Pete Buttigieg isn’t my preferred candidate. After being impressed by him and giving to his presidential campaign early on, I became increasingly wary.

If he finds his way to the Oval Office, I am sure he would serve with distinction and would be such a vast improvement over President Trump as to make it insulting even to compare them. But when Super Tuesday arrives, I will vote for Elizabeth Warren.

But I still find myself wanting to speak up for him. Newly minted Presidential Medal of Freedom recipient Rush Limbaugh cracked wise in recent comments about Buttigieg being “a gay guy, 37 years old, loves kissing his husband on debate stages,” and asked how he would look next to “Mr. Man Donald Trump."

Never mind the fact Buttigieg served in the Navy. To Limbaugh and many others, his sexuality automatically emasculates him. The fact he kisses his husband in public is something so many gay men like us fear doing, in a way Limbaugh never had to with any of his four wives, or the president with his three wives. For Buttigieg, kissing his spouse publicly is an act of political courage.

But those attacks don’t just come from the right. After the Iowa caucuses, video of a woman trying to pull her support from Buttigieg when she learned he was married to a man went viral. One of the hosts of the leftist podcast “Chapo Trap House” recently tweeted a picture to imply a sadomasochistic gay orgy had broken out at the Buttigieg campaign-staff party. Seeing people attacking Buttigieg in this way from his nominal left flank feels like friendly fire from groups that are supposed to be committed to our equality.

I initially liked Buttigieg and donated to his campaign. But I began to have my reservations. I worry his “Medicare for All Who Want It” plan would leave too many people with inadequate coverage. Buttigieg has failed to properly address accusations of racism in the South Bend, Ind., police department when he was mayor. And I can’t escape my concern that he lacks the experience as an elected official to properly oversee the nation’s highest office.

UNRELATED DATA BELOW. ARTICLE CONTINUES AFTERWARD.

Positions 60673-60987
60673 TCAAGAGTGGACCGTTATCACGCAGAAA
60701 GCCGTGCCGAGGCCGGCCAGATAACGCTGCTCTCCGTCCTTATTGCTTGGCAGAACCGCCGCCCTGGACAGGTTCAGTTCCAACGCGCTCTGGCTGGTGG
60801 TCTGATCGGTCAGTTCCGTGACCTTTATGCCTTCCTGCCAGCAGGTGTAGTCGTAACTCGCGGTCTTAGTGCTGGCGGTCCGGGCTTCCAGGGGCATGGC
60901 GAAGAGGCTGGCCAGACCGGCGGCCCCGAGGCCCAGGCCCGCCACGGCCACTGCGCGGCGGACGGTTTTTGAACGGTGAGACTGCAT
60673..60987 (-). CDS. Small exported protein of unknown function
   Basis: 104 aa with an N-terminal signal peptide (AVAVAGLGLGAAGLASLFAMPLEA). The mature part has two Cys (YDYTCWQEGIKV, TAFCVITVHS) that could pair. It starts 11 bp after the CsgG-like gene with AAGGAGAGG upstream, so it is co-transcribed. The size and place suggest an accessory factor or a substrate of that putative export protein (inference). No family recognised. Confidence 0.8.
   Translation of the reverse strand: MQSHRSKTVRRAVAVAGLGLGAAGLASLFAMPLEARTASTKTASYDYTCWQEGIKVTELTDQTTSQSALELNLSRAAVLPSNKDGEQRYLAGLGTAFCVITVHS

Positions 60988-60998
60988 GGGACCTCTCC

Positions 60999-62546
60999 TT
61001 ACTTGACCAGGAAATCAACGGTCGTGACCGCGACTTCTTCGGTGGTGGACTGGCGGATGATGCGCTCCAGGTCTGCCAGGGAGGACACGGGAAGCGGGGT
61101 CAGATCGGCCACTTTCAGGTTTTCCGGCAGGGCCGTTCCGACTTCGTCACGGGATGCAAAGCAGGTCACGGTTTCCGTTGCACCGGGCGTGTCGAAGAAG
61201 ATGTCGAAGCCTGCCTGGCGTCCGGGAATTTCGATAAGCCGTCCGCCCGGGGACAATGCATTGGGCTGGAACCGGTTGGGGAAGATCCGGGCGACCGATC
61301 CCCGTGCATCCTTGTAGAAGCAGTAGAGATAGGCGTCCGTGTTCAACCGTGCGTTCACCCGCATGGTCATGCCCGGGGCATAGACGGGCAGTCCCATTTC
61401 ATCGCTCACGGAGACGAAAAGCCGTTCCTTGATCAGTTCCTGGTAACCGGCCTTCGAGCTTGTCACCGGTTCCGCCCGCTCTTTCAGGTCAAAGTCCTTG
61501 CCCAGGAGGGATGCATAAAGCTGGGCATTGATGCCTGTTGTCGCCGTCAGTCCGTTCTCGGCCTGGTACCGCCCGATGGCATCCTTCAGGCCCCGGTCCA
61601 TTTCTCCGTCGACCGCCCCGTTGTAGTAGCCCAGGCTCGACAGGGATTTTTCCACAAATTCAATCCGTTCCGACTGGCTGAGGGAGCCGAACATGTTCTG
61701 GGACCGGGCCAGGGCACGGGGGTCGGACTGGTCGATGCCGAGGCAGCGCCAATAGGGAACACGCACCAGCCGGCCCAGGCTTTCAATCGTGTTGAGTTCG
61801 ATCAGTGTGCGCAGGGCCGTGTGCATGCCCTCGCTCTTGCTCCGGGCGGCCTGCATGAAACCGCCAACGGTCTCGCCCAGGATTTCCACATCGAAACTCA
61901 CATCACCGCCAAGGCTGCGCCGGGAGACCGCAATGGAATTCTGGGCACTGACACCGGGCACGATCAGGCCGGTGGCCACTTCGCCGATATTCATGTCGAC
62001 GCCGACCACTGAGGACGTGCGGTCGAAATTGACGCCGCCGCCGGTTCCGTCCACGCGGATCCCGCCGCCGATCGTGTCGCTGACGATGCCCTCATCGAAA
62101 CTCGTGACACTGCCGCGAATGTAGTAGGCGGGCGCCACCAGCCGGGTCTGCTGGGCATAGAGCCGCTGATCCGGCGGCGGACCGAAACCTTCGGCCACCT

Despite all of this, I find myself frustrated with how Buttigieg’s sexuality is used against him, by his allies and ideological opponents. I angrily rebutted the idea that it’s even possible to be the wrong type of gay when absurd criticisms were published about there being something inauthentic about his manner of being gay. As the Democratic presidential primaries have grown increasingly rancorous, even as I root for Warren, I wince at seeing attacks on Buttigieg that pivot from valid criticism to outright dismissal of the notion that his campaign is historic at all.

I know my and Buttigieg’s experiences as cis white men are different from many other LGBTQ people. It is easy to look at how much Buttigieg looks and sounds like me and see a reason I would be moved to rise to his defense. I would be a fool to deny there is no small measure of truth there. Some of the most vociferous criticisms against Buttigieg have been from young gay men of color, and nobody has a right to say who legitimately represents them.

Still, hearing these noxious comments about Buttigieg conjures my upbringing in the middle of Missouri during the 1980s, which was riddled with homophobia. It lived in the jokes of classmates and comedians on television. It was most virulently present in the things I was taught, over and over, in the conservative evangelical church I grew up attending. As a teenager, my gayness was the thing I most desperately hoped to hide about myself. It is the same feeling that Buttigieg had when he said if someone could have “shown me exactly what it was that made me gay, I would have cut it out with a knife.”

Even having shaken myself free of those early lessons, I still did not expect to see an openly gay man plausibly seek the presidency during my lifetime. Today, as I witness one doing it, the distance between then and now feels so very wonderfully far to me.

Except when it does not.

No matter the progress we have made as a society, homophobia lingers near the candidacy of the first openly gay presidential candidate to win a state contest. Whether from the left or the right, it springs so effortlessly to hand when Buttigieg’s critics come to attack him.

Someone was going to be the first person as a candidate to stand up and face attacks of that kind against people like us. That time is now, and that person is Buttigieg. Like him or not, his campaign matters.

There are many reasons to question whether Buttigieg is the best person for the Democratic Party to nominate, from his experience to his record to his policies. He is not the person I most hope to see take the oath of office in January. But when his sexuality is weaponized against him, it’s not just an attack on him; it’s a reminder of how tenuous our acceptance is.